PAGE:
Residents Flock to a ZDDT Training

EMGANWINI – Over 100 Ward 26 residents, who are beneficiaries of the Zimbabwe Development Democracy Trust (ZDDT)’s newly established Emganwini Community Garden in Bulawayo, flocked to a training session organized for them by the trust.

The garden, funded by Sally Foundation and DAP, the Direct Aid Programme of the Australian Embassy, aims at uplifting the living standards of vulnerable members of the community in the ward.

Project preparation included constitution writing and conflict management, facilitated by an independent consultant, Leonard Mupezani, was held at Senzangakhona Primary School.

This comes at a time when the 121 garden beneficiaries are at the early stages of developing their self-help community garden.

A sound constitution and conflict management skills are known to under pin the success and sustainability of such community enterprises.

In his welcome remarks, ZDDT National Development Officer, Simon Spooner, said Emganwini residents should understand that the project belongs to them and not donors, not committees and not politicians, adding the onus was upon them to ensure it succeeds.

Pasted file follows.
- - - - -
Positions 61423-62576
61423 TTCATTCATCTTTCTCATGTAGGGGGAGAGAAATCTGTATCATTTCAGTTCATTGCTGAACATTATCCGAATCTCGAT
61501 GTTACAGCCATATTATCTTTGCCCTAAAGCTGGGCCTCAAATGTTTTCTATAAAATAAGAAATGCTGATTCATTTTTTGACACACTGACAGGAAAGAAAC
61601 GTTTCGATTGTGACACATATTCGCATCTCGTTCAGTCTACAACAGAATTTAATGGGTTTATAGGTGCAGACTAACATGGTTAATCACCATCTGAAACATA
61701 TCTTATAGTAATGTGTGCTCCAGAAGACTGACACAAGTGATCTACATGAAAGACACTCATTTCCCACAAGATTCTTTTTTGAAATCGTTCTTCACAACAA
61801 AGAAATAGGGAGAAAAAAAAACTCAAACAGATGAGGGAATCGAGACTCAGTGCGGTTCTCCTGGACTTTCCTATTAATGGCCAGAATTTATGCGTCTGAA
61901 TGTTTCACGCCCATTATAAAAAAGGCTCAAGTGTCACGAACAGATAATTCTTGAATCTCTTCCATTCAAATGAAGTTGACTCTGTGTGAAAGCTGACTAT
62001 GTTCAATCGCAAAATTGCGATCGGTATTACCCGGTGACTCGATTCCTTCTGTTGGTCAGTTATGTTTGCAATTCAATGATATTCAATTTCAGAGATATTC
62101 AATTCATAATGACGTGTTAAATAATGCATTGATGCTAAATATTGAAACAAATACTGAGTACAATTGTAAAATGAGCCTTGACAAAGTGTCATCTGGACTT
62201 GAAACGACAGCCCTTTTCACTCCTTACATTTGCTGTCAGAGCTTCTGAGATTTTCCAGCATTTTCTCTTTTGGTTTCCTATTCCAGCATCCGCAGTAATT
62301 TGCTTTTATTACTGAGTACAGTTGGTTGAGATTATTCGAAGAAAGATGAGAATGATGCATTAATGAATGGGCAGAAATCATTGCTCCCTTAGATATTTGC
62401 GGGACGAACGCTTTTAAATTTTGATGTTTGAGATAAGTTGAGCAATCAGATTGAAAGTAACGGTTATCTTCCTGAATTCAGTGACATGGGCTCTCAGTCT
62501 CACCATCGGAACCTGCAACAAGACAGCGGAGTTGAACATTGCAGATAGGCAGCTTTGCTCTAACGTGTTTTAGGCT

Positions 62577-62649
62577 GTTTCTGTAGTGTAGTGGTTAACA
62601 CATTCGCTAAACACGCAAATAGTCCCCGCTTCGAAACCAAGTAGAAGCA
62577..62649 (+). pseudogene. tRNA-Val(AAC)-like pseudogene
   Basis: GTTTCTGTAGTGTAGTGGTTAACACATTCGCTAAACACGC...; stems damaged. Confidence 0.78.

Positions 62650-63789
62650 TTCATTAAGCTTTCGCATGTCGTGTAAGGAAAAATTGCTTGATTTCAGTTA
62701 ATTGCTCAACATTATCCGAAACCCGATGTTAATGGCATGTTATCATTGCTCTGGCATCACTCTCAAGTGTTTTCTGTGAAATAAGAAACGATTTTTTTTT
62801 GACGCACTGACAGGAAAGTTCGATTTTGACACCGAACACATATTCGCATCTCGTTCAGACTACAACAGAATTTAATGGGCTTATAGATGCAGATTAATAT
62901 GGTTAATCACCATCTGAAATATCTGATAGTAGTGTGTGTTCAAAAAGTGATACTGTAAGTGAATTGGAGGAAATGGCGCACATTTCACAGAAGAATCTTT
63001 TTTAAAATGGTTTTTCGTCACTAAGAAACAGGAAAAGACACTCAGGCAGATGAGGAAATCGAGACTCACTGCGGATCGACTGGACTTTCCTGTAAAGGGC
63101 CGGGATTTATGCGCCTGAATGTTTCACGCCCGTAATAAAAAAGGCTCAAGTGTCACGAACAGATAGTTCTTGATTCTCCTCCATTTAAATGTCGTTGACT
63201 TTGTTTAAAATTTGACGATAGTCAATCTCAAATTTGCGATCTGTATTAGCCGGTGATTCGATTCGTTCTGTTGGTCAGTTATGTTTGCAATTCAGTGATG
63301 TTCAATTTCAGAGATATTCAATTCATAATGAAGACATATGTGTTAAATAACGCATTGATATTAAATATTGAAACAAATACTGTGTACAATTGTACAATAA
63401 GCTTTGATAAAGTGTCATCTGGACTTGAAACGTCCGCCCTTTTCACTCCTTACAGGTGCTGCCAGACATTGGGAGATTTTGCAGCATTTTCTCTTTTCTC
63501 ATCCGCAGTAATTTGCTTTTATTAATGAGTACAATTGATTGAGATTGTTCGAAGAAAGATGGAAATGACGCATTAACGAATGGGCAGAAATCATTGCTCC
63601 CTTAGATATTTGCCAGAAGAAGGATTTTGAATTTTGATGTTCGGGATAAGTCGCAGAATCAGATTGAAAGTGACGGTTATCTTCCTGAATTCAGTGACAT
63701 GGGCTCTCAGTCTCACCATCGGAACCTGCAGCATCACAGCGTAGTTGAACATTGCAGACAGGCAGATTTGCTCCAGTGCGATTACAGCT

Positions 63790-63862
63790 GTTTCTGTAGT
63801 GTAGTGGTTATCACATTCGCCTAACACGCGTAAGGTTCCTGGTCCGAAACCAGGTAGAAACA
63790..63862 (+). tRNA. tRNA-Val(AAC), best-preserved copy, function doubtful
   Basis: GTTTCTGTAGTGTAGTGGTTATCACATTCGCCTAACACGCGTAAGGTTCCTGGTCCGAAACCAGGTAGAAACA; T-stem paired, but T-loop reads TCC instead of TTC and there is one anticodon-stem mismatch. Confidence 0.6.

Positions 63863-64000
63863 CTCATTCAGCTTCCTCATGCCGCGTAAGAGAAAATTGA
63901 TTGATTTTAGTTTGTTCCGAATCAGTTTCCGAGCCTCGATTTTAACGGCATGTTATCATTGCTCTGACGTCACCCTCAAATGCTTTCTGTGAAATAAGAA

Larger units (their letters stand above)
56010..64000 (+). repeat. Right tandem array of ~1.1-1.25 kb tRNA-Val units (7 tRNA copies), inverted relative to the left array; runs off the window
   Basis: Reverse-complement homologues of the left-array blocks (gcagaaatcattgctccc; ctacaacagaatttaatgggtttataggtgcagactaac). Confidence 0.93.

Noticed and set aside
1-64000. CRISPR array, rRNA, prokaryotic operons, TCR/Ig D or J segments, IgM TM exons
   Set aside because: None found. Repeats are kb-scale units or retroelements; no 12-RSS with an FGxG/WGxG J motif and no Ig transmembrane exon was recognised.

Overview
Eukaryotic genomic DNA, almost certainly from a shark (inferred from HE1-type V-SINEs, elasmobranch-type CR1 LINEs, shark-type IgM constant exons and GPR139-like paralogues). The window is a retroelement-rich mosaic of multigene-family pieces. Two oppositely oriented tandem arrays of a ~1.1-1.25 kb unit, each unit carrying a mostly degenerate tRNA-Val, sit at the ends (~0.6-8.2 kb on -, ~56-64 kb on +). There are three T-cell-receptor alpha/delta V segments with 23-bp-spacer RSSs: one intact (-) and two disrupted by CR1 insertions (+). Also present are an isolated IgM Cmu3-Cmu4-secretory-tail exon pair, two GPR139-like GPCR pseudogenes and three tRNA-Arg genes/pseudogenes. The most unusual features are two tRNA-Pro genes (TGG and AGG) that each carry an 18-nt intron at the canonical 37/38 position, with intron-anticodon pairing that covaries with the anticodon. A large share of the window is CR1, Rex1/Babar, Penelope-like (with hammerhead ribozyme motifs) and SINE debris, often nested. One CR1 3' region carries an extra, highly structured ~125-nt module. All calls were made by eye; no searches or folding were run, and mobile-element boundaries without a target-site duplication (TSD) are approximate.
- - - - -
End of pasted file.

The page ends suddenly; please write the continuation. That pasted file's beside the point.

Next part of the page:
“This is not just about vegetable farming; it is about making profits and improving the standard of living in each household,” said Spooner. “It is also about pride. This is the future.”

He added that the value-addition and commercialisation phases of the project would also follow to ensure it remains sustainable and continues to grow. Participants, who spoke to ZDDT News immediately after the training, described it as helpful. A whole bunch of other people, as shy as you, also use sex video chat, and at any moment ready to get in touch with you to communicate. Thousands of girls are looking for guys to fulfill their intimate fantasies live sex like an anonymous community that has managed to gather in itself, and unite people who think in the same plane, and want the same thing. Namely, use free sex video chat to find a partner, and meet mutual fantasies with him.

“First and foremost, I would say we have learnt to be united as people as we bring our ideas together,” said Michael Ntaba.

“We did not know that a constitution involves a number of stakeholders. Donors have a number of expectations wherever they pour in their funds.”

He said he was happy to be afforded an opportunity to have a say in the making of their constitution.

Winnie Ncube said she was happy that the constitution would empower them to remove leaders who underperform or fall short of their expectations.